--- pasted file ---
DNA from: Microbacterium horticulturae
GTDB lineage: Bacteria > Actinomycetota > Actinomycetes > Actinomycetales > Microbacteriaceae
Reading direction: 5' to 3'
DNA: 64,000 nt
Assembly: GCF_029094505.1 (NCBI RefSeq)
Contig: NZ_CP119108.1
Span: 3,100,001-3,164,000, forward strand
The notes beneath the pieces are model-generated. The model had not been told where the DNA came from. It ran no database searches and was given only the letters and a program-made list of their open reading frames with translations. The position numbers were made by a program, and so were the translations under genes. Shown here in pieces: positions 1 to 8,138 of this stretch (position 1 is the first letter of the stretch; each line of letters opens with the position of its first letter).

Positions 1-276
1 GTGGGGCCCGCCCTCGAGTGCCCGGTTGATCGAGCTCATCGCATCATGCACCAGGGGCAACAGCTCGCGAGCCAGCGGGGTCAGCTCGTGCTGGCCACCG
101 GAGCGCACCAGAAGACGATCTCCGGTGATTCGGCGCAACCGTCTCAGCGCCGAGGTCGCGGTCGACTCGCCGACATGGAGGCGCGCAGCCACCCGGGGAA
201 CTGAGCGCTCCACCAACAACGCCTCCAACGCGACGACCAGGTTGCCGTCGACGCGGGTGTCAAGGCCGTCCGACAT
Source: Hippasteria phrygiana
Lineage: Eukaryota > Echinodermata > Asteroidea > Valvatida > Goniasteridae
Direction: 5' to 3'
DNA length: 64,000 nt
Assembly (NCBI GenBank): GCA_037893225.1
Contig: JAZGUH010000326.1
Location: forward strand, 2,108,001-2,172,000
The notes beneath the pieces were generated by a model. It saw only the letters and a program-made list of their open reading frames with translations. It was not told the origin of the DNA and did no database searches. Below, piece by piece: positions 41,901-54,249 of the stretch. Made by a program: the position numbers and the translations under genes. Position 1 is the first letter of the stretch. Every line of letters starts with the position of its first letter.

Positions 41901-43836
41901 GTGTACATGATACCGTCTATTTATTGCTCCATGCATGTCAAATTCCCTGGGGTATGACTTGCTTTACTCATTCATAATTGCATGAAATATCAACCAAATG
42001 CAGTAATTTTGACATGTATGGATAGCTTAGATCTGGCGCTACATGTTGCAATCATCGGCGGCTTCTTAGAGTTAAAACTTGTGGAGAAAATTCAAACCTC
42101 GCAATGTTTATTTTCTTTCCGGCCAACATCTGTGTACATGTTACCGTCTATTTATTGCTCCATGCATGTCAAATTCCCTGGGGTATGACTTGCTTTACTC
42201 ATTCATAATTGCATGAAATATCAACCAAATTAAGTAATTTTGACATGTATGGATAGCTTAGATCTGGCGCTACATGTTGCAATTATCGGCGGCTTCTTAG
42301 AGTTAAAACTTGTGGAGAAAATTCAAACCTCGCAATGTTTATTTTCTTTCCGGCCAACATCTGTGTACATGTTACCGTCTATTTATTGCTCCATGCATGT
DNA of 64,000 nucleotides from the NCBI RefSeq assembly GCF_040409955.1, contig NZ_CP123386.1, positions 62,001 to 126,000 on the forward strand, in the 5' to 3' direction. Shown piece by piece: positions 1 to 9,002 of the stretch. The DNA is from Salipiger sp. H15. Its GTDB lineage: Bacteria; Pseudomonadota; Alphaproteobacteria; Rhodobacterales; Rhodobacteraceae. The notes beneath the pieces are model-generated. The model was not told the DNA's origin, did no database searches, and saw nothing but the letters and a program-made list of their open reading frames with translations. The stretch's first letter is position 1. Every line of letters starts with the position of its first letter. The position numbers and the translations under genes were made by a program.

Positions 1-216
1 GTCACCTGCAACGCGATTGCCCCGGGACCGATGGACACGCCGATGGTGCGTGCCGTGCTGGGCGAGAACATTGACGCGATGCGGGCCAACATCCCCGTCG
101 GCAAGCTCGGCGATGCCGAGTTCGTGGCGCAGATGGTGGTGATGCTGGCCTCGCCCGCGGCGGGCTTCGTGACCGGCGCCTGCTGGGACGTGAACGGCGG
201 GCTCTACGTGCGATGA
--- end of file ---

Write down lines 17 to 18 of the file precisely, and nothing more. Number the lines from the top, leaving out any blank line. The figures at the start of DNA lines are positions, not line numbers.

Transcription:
Assembly (NCBI GenBank): GCA_037893225.1
Contig: JAZGUH010000326.1